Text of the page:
The recalled specie were eventually shipped off to the Royal Mint London, melted down and sold off to the Bank of England for £5044.
It is estimated that 300 Holey Dollars exist today of which a third are held in public institutions with the balance owned by private collectors.
Every Holey Dollar is unique.
So let’s consider the 200 Holey Dollars held by private collectors.
Are any identical?
The 40,000 Spanish Silver Dollars imported by Macquarie were all different. Different dates, different monarchs, different mints and with a huge variance in quality.
Furthermore, the application of the counter stamps by William Henshall was haphazard.
By default therefore, each Holey Dollar is different. No two are the same. Each is unique.
The influence of the monarch and mint on the rarity - and value - of a Holey Dollar.
When Macquarie ordered the silver dollars, he did not specify dates. Silver Dollars minted under Ferdinand VI, Charles III, Charles IIII and Ferdinand VII were all acceptable. Nor did he care where they were minted, Mexico, Peru, Bolivia or Spain.
Nor was he fussy about the quality of the coins. The extensive use of the Spanish Silver Dollar as an international trading coin meant that most were well worn.
Nor was Henshall selective when he picked a silver dollar out of a barrel and hammered out the disc in the centre. We also know that the over stamping process was haphazard. Quality control was not a high priority.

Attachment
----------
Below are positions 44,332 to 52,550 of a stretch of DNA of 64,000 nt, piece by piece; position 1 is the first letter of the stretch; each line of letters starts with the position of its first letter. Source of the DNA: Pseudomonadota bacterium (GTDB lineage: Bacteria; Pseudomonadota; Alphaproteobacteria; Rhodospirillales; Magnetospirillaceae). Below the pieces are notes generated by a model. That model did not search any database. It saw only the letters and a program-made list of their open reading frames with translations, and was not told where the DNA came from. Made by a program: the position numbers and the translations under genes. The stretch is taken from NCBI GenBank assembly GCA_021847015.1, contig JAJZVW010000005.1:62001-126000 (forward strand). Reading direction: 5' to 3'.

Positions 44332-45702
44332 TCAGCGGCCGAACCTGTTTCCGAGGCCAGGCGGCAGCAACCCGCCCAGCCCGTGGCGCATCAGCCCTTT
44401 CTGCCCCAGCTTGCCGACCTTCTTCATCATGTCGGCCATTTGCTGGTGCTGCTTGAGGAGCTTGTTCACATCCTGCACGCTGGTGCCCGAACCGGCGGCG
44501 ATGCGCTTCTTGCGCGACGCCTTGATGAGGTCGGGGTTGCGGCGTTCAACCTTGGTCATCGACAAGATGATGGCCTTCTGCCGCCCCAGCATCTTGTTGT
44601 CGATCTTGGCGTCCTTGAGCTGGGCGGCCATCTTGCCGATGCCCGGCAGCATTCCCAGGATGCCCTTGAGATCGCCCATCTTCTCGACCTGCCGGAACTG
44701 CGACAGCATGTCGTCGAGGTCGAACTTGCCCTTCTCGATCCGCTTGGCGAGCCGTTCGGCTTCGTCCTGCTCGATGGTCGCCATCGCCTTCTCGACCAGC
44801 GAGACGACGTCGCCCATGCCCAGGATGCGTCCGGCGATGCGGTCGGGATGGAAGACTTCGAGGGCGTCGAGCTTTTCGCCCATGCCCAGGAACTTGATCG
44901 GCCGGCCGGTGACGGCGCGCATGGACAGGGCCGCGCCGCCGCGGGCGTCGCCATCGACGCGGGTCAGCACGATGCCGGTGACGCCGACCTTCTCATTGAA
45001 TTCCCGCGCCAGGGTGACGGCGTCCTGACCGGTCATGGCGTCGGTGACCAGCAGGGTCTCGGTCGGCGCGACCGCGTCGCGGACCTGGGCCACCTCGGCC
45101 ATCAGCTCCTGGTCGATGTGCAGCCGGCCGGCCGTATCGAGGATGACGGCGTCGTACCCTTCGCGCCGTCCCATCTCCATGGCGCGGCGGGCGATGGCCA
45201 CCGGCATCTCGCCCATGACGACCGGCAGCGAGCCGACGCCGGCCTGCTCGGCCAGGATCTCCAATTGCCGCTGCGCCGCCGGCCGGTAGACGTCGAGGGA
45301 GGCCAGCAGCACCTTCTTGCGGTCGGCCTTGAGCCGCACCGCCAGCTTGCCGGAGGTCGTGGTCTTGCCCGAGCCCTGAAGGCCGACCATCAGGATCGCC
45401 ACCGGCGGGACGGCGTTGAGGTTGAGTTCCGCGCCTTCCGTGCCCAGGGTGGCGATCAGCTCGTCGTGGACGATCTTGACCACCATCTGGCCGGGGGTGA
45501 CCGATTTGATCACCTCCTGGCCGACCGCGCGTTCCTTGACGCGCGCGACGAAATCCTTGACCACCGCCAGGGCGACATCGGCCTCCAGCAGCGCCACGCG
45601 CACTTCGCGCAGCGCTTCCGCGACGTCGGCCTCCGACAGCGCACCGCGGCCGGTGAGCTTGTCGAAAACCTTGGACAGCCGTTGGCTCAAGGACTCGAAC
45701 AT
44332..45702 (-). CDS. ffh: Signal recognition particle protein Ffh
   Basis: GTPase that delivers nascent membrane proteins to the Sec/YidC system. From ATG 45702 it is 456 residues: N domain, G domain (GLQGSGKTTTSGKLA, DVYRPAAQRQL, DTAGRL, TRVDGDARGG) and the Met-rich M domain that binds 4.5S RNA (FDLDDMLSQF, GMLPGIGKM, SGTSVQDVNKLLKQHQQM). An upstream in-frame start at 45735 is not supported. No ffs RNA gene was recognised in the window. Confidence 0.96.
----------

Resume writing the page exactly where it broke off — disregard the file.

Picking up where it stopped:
And while no two Holey Dollars are the same, they can be grouped into types based on the monarch and the mint of the original silver dollar.
About 75 per cent of Holey Dollars were converted from Silver Dollars produced during the reign of Charles IIII. Holey Dollars converted from Silver Dollars from the earlier Charles III era and later Ferdinand VII era are extremely rare. The Holey Dollar of Ferdinand VI is unique.
As the Mexico Mint was a prolific producer of silver coinage, it comes as no surprise that about 77 per cent of Holey Dollars were converted from Mexico Mint Silver Dollars. Of the remaining mints, 11 per cent pertain to Lima, 10 per cent to Potosi. And one only to the Madrid Mint.
The table below details the spread of privately held Holey Dollars broken down by date (or monarch) and mint.
|Legend||Mexico Mint||Lima Mint||Potosi Mint||Madrid Mint|
|Classification by Monarch and Mint of known surviving Holey Dollars held in private hands|
The influence of quality on the rarity - and value - of a Holey Dollar.
Unlike today’s obsessive collectors – and rightly so – Macquarie wasn’t fussy about coin quality. He was a pragmatist – he had to be – determined to increase the supply of money in circulation.
The majority of Silver Dollars that he imported were well worn reflecting the Dollars extensive use as an international trading coin.
The chart below details the quality variance of the 200 surviving Holey Dollars held in collector’s hands.
What is obvious from this chart is that 93 per cent of Holey Dollars show visible signs of wear; wear that is clear to the naked eye.
Only 7 per cent of surviving Holey Dollars show minimal wear with only one example listed as Uncirculated.
Final assessment of a Holey Dollar.
The Holey Dollar is a complicated beast. It is Australia’s most intriguing coin and there are many factors that affect its value.
Quality obviously plays a part: the quality of the original Spanish Silver Dollar and the quality of the counter stamps.
But the value of a Holey Dollar is also influenced by the mint and monarch of the original Spanish Silver Dollar.
Complicated? Perhaps. Challenging? Yes. Irrespective, the Holey Dollar is the jewel in the crown of every Australian coin collection.